In all the time, I`ve been familiar with weaver ants, I`ve never quite seen the queen properly, that is, until today. I was photographing the scorpion-like spider that I posted yesterday, when I came across two leaves woven into a nest of some kind. I managed to align my flash to light up the interior of the nest through the slit like opening and cooped up inside was this weaver ant queen.
At first I didn’t notice the eggs but a closer look revealed a bunch of eggs which the queen was faithfully brooding. Perhaps tending to is a better term to use.
A queen ant is the egg layer in the ant colony. It all starts when the ants have their mating flight. The queen ant mates with a male ant, often in a mid air courtship flight. During this, the male transfers sperm to the seminal receptacle of the queen and then dies. The queen then returns to land, loses her wings and finds a safe place to lay her eggs. In this case, she built a miniature nest between two leaves, bound with ant-silk.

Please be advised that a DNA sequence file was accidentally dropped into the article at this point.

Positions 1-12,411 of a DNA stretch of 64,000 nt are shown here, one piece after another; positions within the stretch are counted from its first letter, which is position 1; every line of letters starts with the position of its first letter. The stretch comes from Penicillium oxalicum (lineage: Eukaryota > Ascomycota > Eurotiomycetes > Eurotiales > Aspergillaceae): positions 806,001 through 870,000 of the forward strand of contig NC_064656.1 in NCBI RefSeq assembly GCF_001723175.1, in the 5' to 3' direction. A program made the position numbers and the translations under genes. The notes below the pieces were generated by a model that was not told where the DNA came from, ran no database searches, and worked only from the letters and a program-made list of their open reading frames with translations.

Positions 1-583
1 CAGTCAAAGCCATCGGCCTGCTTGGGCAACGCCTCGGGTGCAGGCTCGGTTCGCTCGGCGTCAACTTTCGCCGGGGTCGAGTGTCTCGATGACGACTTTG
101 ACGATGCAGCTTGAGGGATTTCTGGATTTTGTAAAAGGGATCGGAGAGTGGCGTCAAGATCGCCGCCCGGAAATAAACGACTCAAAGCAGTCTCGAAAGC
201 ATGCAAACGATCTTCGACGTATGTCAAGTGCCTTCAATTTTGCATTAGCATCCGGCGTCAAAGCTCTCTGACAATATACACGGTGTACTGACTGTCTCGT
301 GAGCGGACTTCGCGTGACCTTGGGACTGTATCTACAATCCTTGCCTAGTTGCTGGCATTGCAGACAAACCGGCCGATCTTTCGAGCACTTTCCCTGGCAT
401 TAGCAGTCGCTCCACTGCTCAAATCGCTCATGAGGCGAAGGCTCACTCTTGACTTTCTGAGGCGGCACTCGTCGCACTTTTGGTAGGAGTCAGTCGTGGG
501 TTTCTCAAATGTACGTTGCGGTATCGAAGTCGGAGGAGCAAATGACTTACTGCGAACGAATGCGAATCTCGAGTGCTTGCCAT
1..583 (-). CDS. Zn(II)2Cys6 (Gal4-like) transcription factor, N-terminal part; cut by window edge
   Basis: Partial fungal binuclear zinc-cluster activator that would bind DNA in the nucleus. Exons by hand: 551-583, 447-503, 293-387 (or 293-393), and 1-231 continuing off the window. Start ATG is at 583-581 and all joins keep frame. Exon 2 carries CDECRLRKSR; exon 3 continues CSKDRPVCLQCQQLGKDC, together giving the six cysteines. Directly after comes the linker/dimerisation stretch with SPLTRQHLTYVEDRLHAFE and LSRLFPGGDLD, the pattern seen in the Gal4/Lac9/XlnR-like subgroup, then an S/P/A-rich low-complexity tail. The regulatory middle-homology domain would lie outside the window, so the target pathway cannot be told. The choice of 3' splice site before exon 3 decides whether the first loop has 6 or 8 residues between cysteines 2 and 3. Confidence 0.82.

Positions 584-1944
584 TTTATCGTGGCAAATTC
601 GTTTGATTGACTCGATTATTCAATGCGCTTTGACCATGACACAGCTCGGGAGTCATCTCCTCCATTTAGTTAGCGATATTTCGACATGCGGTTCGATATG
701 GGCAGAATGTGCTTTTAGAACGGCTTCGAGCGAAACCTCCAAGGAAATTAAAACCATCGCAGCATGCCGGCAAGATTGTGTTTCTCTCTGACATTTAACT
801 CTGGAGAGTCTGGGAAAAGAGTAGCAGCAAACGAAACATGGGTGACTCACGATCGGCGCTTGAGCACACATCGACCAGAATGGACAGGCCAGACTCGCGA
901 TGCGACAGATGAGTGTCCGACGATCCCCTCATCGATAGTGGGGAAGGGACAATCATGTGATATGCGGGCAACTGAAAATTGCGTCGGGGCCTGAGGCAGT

She then lays her eggs and looks after them until they hatch. This is a one –time job, since after the worker ants hatch, they will then look after her and all future eggs. The eggs go through four stages egg>larvae> pupae > adult. As the workers increase, the colony will expand, they will build themselves a larger nest and take over the tree in which the queen has built her nest.
I`ve always wondered how the weaver ants take over new trees and could only imagine ants moving from one colony to another tree and establishing themselves there. I never thought of a queen starting a fresh colony on a new tree. I hope to keep tack of this new colony as it develops and hopefully catalogue its progress here.